Adapt Your Garden To Our Changing Climate

A macro photograph of a organic ripened strawberry plant at a strawberry farm or garden. Please see my portfolio for other gardening, farming, and food images. changing climate
We all know the climate has suffered a drastic shift. But have you noticed the effect this has had on your garden plants? John Stoa considers the adjustments we may have to make if our seasons change in the future.

Local Climates

Childhood memories of spending sunny summers on Broughty Ferry beach followed by hard winters when we could ice skate on the roads (very few cars around) and have plenty of snow for sledging, snowmen and igloos all belong to the past. Our climate seems to have changed, with milder winters and cool summers, though this year has also been quite dry.

Gardening activities force you to work with the weather so you become aware of weather patterns both on a daily basis and how they change over your lifetime. Future generations will need to adapt to climate change.

The UK has always had a variety of local climates, being affected by proximity to the sea, the Gulf Stream, hills and mountains, built-up urban areas, winds and geography. The south is generally warmer than the north, the west wetter than the east, but extreme weather conditions can affect any area with tornadoes in the Midlands, hurricanes in the south and flooding just about anywhere!

Fig Brown Turkey, changing climate


A New Outlook

Gardeners love to try out new plants and now, with the potential for a warmer climate, the time is right to experiment with exotics. It may become normal to grow our tomatoes outdoors rather than under glass, and sweetcorn could become a major crop.

Already I am having success with cherries and figs and some types of outdoor grape vines, and as warming continues, it is quite possible that Scotland could have numerous vineyards. Chris Trotter has established the first small-scale commercial vineyard in Fife, trying out the variety Solaris and a few others.

Peaches would also be fine in Scotland on a south-facing wall if we could find a variety resistant to peach leaf curl disease. In time, cherries, nectarines, apricots, citrus fruits and, dare I say, bananas and olives could well be grown on our Carse of Gowrie, and the woodland landscape could see more sweet chestnuts, walnuts and eucalyptus.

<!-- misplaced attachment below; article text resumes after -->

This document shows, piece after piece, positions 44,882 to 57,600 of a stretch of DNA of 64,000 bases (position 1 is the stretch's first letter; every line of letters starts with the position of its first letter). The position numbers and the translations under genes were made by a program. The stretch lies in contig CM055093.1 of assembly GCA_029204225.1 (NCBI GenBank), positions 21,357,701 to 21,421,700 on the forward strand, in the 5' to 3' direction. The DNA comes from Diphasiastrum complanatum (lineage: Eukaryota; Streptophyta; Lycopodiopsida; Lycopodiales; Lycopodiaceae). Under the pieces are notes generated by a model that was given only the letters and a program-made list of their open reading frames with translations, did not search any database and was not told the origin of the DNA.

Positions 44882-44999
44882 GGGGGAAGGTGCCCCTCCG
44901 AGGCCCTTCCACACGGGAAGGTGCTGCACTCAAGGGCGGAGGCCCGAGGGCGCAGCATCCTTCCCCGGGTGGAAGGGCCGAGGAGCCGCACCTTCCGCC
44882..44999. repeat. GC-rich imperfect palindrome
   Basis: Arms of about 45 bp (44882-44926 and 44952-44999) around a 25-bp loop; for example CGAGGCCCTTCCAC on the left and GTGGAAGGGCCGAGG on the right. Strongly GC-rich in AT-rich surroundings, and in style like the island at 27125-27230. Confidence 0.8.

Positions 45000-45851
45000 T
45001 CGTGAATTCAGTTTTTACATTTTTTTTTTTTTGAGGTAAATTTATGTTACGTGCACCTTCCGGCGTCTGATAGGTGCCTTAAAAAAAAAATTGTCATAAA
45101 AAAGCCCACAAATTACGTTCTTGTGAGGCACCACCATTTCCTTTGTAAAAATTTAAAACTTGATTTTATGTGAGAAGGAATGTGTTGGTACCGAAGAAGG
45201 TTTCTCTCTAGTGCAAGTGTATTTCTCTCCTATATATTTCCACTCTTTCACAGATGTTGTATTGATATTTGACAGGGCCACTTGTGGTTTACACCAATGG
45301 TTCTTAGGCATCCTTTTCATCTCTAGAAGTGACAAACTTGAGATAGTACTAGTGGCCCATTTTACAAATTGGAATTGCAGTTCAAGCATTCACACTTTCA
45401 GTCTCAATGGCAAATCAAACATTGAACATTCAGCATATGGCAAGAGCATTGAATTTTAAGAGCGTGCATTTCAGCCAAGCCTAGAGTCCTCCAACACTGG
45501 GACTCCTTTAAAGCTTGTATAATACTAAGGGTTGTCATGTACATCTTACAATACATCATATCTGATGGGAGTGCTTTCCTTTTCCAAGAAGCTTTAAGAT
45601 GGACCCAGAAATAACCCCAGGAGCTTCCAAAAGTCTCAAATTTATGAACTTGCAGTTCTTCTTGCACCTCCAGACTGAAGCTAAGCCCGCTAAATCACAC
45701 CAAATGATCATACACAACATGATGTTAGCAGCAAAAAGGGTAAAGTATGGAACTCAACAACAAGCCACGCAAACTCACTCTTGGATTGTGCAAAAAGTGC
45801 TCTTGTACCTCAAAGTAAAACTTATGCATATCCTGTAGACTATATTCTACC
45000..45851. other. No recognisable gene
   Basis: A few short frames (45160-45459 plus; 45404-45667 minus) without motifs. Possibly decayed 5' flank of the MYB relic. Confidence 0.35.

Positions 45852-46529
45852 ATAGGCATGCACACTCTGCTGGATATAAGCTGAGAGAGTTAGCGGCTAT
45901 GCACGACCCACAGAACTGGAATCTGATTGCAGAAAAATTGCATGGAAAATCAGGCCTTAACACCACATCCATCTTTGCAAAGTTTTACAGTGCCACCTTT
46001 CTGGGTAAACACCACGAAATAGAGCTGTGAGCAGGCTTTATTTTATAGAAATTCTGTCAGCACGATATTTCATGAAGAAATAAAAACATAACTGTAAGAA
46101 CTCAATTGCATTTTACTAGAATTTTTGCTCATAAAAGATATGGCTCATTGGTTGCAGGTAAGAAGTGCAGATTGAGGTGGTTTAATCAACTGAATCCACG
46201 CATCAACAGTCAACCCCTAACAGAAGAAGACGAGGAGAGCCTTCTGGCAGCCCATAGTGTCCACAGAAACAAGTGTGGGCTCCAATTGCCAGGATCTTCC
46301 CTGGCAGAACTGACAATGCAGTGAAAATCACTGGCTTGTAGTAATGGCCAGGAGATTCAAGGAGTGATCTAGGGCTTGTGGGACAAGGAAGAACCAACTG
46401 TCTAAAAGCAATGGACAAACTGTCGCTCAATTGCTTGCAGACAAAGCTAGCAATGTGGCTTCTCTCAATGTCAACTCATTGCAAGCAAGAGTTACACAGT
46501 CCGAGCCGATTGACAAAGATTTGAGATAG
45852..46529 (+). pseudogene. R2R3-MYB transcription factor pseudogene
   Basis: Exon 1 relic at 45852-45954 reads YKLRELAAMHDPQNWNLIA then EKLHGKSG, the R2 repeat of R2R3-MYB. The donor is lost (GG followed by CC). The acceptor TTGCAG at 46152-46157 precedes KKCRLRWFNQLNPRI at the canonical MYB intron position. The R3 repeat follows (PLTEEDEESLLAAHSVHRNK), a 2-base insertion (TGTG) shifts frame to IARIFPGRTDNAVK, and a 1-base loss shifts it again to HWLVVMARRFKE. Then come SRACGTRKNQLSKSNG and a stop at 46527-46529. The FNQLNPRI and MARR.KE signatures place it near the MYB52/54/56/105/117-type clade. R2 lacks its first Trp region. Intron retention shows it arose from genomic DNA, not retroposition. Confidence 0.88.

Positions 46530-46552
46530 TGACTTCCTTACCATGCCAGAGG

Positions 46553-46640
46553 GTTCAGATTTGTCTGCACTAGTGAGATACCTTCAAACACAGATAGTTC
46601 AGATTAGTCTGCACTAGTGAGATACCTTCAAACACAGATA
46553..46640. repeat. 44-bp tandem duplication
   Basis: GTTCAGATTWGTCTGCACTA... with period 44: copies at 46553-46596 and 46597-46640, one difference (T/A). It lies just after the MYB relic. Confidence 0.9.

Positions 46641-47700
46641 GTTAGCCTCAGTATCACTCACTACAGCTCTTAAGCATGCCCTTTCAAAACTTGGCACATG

Weather fruit Peach Peregrine outdoors in Dundee

Not All Good News

However, there is always a downside. Many fruit plants, e.g. blackcurrants and strawberries, require a period of winter chill to set fruit buds, without which the following year’s crop is greatly reduced. Fruit trees may flower too early after a mild winter, when there are just not enough pollinating insects around.

Wetter summers up north give rise to the spread of damping off, blight, root rots, scab and mildew. Potato blight could be serious and roses are more likely to suffer from black spot, rust and mildew. The root rot, phytophthora, has many variations and could become a major problem in gardens as well as raspberry fields.

Plant breeders and scientists have a lot of work ahead of them to find solutions to our climate change. Two generations from now, our grandchildren could see a massive change in the horticultural and agricultural landscape.

John’s last gardening tip will also keep your garden looking lively, in spite of the weather…

Hannah McLaren

I've worked at DC Thomson for six years! I began as an intern at My Weekly and The Scots Magazine, which was extended by a few months to help out at The People's Friend. I then covered maternity as Celebrity Editor for My Weekly, before I became Multimedia Journalist at The Scots Magazine. Currently I'm writing digital content across each title.